The Oilers had seemed fully in control with a 4-2 lead after a dominant second period, but that went away in the first 5 minutes of the third. The Oilers managed just a single Grade A shot in that final frame, but Ryan Nugent-Hopkins buried that shot on the powerplay to put them back in front by the enventual winning margin.
If the stats are to be believed, this was a stolen win by the Oilers, who were outshot 33-29 and on the short end of Grade A shots by a 19-13 margin, including 10-6 in 5-alarm shots (running count). In each player’s comment we’ll record his individual contributions to Grade A shots (GAS) at both ends of the sheet.
#2 Evan Bouchard, 7. Strong on the attack. Scored the 2-2 goal at even strength on an excellent shot, later set up the game winner on the powerplay with a one-timer that created a dangerous rebound. Perhaps his best play was a lovely delayed stretch pass that sent his partner Ekholm in on a breakaway. Not your standard D-to-D pass. Did have a couple of adventures on defence, wandering way out of position and getting burned for a breakaway that Campbell stopped, later losing a battle in the low slot that resulted in the 4-4. Now has 12 points in 13 games since the big trade on Feb 28. GAS: +3/-4.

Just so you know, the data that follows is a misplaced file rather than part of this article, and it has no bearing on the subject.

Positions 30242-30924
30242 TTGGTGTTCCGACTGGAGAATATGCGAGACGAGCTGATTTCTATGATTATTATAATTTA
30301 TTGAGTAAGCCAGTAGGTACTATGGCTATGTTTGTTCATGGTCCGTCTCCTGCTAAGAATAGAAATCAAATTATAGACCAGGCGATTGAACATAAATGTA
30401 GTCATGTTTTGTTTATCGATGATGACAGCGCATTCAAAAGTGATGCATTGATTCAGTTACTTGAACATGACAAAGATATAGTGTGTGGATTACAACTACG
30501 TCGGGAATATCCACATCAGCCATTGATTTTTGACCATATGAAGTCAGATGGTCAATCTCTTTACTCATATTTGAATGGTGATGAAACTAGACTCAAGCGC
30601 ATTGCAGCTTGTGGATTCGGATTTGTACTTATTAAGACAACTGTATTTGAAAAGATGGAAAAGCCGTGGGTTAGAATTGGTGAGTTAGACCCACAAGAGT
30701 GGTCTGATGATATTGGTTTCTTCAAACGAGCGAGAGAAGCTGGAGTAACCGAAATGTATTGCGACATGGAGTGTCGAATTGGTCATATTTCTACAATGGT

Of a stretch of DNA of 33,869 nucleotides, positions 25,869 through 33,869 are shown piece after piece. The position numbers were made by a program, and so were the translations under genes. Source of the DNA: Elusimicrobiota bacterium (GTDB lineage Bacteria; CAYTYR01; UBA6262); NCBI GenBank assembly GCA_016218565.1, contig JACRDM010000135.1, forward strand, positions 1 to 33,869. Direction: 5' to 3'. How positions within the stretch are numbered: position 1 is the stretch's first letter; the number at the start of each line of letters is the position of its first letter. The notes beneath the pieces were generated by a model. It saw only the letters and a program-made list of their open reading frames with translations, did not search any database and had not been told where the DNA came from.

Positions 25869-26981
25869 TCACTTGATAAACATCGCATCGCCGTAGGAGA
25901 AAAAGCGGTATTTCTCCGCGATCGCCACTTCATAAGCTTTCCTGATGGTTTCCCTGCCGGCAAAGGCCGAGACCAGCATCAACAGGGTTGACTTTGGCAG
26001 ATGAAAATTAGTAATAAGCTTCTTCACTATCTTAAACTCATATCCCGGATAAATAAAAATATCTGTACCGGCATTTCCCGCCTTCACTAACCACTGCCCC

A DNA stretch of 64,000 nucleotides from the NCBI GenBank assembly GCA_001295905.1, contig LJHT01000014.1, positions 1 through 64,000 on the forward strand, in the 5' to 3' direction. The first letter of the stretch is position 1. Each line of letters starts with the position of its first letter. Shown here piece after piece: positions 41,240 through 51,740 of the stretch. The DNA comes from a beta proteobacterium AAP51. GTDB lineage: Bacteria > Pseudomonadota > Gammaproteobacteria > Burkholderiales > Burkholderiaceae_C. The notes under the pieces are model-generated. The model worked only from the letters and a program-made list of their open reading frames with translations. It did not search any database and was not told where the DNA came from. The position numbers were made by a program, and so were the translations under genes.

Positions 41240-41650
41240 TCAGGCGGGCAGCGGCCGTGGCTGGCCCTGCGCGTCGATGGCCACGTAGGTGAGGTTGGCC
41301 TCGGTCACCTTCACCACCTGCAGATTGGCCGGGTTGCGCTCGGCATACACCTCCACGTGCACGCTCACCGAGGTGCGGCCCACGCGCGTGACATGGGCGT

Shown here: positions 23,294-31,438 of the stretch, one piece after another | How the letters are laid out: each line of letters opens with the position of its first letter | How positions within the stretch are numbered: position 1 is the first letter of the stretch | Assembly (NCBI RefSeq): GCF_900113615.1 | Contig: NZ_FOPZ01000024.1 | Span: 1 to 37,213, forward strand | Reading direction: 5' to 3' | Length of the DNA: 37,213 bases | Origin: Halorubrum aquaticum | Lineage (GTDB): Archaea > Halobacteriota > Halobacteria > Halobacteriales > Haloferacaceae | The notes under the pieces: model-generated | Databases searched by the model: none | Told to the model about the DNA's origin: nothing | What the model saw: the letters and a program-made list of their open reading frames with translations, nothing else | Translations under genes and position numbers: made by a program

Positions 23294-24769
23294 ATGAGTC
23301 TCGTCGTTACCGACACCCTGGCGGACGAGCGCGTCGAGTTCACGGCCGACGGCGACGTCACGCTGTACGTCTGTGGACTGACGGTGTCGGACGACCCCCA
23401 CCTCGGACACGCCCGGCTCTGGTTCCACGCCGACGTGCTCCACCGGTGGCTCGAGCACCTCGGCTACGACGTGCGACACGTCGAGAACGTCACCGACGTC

#5 Cody Ceci, 4. His lost battle was a key element on the second Arizona tally. Otherwise largely held his own. GAS: +0/-1.
#10 Derek Ryan, 5. Quiet night with 0 shots and just 1/6=17% on the dot. Decent on the penalty kill. GAS: +0/-1.
#14 Mattias Ekholm, 7. Played a team-high 24:56 on what was the club’s most effective pairing. Unlucky that the second Arizona goal caromed in off him. Burned on another ‘yotes chance when his hard clearing pass hit a sign on the boards and just died, one of many funky bounces in the old barn Arizona now calls home. Won more than his share of battles, including a couple that set up McDavid’s 2 best chances of the game, both in the first period. Robbed on a breakaway of his own on a full stretch stop by Karel Vejmelka. Also robbed of an assist on Draisaitl’s goal when his pass was deflected from its intended recipient directly to the goal scorer, without possession ever being achieved. Played 24:58 to lead both teams, including 23:01 at even strength. Excellent shot shares. GAS: +4/-4.